By Thomas Sellers Jr.
Even before there was a Millington Municipal School district, the future and structural well-being of E.A. Harrold Elementary was a concern of local residents.
On March 10 in the Millington Performing Arts Center, those topics and others related to E.A. Harrold were the primary focus of the Millington School Board, Superintendent James “Bo” Griffin and those who attended the special public forum.
Dozens stepped up to the microphone to address board members Roger Christopher, CJ Hailey, Mark Coulter, Cody Childress, Chairman Larry Jackson, Barbara Halliburton and Chris Denson. Griffin, who opened up the forum with a statement, also appeared on stage in front of the residents and several of his employees from all four current Millington Municipal Schools.
Representation of Millington Central High School, Millington Middle School, Millington Elementary and E.A. Harrold were in the MPAC building in the form of principals, administration, faculty, staff and students.
On the table was the potential closing of E.A. Harrold by the end of this current school year. Rumors and possible plans of sending the current students to Millington Elementary and some to the home of Millington Middle School floated around.
Then Millington Middle students were share the current of high school students at MCHS.
Information about the recent history of E.A. Harrold’s structural troubles was given out to the attendees.
Since 2014, the building was in need of repairs costing about $6.7 million.
Under the Shelby County Schools banner, proposals of fixing or closing thee building were made.
Then in 2015, Millington Municipal Schools was formed.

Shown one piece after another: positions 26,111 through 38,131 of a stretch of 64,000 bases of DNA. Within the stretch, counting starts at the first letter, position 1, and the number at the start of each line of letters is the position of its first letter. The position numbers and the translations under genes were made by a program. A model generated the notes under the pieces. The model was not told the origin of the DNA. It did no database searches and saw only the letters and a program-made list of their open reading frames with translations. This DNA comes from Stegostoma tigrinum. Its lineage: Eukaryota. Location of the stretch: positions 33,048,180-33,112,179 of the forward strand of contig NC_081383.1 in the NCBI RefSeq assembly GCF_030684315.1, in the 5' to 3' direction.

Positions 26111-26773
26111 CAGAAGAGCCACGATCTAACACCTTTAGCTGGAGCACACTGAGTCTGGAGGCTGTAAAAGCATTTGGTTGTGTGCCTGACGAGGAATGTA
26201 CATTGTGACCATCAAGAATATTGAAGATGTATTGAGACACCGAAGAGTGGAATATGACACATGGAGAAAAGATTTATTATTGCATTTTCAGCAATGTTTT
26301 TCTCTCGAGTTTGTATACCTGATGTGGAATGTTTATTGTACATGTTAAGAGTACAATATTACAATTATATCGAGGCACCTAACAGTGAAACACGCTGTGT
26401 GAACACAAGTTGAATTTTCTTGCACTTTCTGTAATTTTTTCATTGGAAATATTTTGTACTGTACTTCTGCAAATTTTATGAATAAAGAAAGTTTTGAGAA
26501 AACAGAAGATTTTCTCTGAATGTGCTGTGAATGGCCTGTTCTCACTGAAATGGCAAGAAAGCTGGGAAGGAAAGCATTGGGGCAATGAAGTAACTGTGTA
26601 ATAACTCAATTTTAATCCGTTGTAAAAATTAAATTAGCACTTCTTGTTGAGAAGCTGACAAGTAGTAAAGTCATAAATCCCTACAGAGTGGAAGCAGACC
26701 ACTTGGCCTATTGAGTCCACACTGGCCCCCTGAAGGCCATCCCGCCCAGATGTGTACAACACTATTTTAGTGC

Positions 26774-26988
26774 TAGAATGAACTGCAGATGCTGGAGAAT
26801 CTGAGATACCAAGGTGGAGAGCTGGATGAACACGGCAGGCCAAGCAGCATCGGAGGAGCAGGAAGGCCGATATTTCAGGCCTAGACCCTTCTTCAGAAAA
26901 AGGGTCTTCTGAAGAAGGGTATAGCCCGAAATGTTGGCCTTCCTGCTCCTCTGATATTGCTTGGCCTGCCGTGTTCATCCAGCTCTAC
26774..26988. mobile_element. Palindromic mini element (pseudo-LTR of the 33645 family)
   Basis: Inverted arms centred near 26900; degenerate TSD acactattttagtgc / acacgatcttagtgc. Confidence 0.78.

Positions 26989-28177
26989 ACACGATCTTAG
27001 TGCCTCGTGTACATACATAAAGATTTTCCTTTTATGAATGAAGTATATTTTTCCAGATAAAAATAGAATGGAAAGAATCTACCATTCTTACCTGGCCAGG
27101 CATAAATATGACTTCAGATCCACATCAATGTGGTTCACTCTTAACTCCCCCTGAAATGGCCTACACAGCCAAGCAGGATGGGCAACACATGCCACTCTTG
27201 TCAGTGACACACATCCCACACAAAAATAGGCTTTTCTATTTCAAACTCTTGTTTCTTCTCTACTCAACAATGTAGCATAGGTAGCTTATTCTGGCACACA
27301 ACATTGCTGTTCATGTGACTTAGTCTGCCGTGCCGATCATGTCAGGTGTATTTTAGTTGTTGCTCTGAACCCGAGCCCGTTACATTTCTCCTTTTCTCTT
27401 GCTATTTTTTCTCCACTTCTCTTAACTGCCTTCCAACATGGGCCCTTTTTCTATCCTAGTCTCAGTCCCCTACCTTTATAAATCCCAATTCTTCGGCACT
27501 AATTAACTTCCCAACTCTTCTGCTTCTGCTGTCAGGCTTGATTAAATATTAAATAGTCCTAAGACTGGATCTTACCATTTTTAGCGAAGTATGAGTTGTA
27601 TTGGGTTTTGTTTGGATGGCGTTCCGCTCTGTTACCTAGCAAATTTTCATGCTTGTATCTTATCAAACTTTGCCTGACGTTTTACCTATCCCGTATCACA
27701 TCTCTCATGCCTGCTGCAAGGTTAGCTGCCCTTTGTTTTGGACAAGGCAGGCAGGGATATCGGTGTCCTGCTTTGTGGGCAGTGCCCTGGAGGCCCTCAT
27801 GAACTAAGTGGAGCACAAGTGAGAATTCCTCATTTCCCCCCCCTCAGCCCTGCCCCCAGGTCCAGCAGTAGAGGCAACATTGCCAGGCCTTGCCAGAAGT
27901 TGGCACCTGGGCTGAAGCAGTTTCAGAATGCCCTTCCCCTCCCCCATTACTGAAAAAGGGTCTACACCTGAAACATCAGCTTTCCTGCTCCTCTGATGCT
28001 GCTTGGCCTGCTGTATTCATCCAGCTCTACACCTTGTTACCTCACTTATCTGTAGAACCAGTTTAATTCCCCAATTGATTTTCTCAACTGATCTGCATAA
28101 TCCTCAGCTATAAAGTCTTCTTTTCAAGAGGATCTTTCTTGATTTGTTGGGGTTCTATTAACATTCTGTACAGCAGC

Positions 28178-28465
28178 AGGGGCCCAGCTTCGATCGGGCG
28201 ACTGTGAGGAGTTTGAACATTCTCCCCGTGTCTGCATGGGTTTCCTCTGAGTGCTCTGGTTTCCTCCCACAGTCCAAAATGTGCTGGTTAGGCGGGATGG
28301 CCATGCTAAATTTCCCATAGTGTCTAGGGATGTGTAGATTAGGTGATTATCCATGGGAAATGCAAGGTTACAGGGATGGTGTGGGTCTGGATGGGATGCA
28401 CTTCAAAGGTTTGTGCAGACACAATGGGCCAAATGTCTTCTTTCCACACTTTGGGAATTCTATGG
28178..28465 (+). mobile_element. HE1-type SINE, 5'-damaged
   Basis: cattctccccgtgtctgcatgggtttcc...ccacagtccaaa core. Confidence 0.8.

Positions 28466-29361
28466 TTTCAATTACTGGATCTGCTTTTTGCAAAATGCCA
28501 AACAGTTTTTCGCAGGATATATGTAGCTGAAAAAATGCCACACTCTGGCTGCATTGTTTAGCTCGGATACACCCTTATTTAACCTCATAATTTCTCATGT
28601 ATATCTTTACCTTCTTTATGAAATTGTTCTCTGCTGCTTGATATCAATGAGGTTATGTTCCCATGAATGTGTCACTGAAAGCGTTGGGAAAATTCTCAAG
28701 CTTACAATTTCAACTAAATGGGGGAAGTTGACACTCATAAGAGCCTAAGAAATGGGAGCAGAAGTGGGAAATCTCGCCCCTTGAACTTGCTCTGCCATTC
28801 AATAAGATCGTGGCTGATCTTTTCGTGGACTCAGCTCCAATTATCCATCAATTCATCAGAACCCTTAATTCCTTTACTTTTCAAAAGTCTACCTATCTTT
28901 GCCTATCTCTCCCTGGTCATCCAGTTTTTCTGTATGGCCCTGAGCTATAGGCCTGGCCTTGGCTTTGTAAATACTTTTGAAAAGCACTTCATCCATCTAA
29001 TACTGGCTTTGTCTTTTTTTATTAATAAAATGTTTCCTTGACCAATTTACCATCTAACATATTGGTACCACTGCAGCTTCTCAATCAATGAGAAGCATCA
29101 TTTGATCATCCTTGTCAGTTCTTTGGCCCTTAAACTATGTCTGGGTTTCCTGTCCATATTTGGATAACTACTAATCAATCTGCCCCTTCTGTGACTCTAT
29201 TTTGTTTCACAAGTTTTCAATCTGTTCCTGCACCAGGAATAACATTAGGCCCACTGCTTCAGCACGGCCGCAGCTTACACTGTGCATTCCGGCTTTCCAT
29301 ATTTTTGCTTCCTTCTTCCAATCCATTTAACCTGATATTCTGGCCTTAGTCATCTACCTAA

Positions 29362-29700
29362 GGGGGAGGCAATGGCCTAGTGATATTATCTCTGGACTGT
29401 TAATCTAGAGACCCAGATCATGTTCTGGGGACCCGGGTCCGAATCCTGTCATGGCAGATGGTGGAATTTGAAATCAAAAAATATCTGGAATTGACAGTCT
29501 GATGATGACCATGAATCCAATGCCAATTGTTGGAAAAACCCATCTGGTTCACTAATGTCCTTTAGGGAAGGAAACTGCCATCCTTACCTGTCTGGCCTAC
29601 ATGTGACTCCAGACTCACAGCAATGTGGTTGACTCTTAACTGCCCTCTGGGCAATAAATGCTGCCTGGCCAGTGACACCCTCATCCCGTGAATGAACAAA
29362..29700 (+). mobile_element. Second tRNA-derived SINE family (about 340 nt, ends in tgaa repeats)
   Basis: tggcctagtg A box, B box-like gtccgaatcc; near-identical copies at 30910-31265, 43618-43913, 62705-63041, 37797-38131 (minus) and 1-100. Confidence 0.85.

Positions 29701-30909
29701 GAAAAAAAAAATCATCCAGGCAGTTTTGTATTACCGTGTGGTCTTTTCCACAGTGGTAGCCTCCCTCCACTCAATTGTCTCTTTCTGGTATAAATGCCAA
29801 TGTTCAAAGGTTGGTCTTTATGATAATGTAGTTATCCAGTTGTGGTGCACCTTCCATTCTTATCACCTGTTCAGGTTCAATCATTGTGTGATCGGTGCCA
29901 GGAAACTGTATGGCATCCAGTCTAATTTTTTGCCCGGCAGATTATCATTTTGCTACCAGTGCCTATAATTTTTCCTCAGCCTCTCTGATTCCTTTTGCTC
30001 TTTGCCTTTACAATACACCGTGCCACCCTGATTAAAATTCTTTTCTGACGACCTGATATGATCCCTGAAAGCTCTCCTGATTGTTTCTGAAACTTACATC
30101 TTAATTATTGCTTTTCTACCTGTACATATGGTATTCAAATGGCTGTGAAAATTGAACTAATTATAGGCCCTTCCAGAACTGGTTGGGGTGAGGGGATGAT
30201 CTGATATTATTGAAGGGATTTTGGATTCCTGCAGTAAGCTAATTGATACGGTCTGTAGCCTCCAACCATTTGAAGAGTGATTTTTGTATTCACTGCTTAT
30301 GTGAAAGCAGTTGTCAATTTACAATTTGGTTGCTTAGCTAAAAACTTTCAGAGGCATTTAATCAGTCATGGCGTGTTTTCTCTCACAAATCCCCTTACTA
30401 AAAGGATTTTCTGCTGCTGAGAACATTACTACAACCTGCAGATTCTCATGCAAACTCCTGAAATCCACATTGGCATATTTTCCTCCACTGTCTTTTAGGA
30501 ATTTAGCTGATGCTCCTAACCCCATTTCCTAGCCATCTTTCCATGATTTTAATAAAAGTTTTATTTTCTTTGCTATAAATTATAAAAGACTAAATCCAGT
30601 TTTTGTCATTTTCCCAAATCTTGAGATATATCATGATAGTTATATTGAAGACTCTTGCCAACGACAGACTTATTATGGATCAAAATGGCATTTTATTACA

Residents like Jeremy Hatfield expressed the need for a bond to build a new school similar to the current $60 million construction project at Bartlett High School.
Bobby Percer of Millington voiced the opinion of making sure the board makes a good decision for the long-term health of the school system.
“We need rooftops and schools are why people want to come here,” he said. Take a deep breath and come up with a plan.”
Percer noted how during the time of the information coming out about Harrold’s needs, money was spent on building the MPAC.
Susan Hatfield pointed out that there is a vacant building across the street from E.A. Harrold currently. As a real estate agent she’s afraid of another piece of blight coming to Millington in the midst of commercial development nearby.
Several current Harrold students and parents talked about the special bond in the hallways and classrooms.
Despite reports of mold and other hazards, the current E.A. Harrold family has a tight bond.
Parents of current Millington Middle children were adamant about not having their students share a campus with high school students.
Those fears ranged from student safety to culture shock for the seventh and eighth graders.
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